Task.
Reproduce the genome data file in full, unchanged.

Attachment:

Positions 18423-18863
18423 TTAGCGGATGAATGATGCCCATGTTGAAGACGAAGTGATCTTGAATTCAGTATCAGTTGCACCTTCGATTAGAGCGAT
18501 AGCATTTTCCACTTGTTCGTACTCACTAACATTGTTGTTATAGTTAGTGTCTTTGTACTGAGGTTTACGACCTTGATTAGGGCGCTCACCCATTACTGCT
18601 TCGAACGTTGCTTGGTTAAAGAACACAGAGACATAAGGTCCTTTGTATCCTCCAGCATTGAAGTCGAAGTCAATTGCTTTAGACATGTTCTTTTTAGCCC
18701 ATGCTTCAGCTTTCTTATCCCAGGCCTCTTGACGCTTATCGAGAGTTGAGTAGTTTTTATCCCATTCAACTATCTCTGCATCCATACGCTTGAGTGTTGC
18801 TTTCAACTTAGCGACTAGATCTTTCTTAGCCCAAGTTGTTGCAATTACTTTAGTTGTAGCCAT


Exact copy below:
Positions 18423-18863
18423 TTAGCGGATGAATGATGCCCATGTTGAAGACGAAGTGATCTTGAATTCAGTATCAGTTGCACCTTCGATTAGAGCGAT
18501 AGCATTTTCCACTTGTTCGTACTCACTAACATTGTTGTTATAGTTAGTGTCTTTGTACTGAGGTTTACGACCTTGATTAGGGCGCTCACCCATTACTGCT
18601 TCGAACGTTGCTTGGTTAAAGAACACAGAGACATAAGGTCCTTTGTATCCTCCAGCATTGAAGTCGAAGTCAATTGCTTTAGACATGTTCTTTTTAGCCC
18701 ATGCTTCAGCTTTCTTATCCCAGGCCTCTTGACGCTTATCGAGAGTTGAGTAGTTTTTATCCCATTCAACTATCTCTGCATCCATACGCTTGAGTGTTGC
18801 TTTCAACTTAGCGACTAGATCTTTCTTAGCCCAAGTTGTTGCAATTACTTTAGTTGTAGCCAT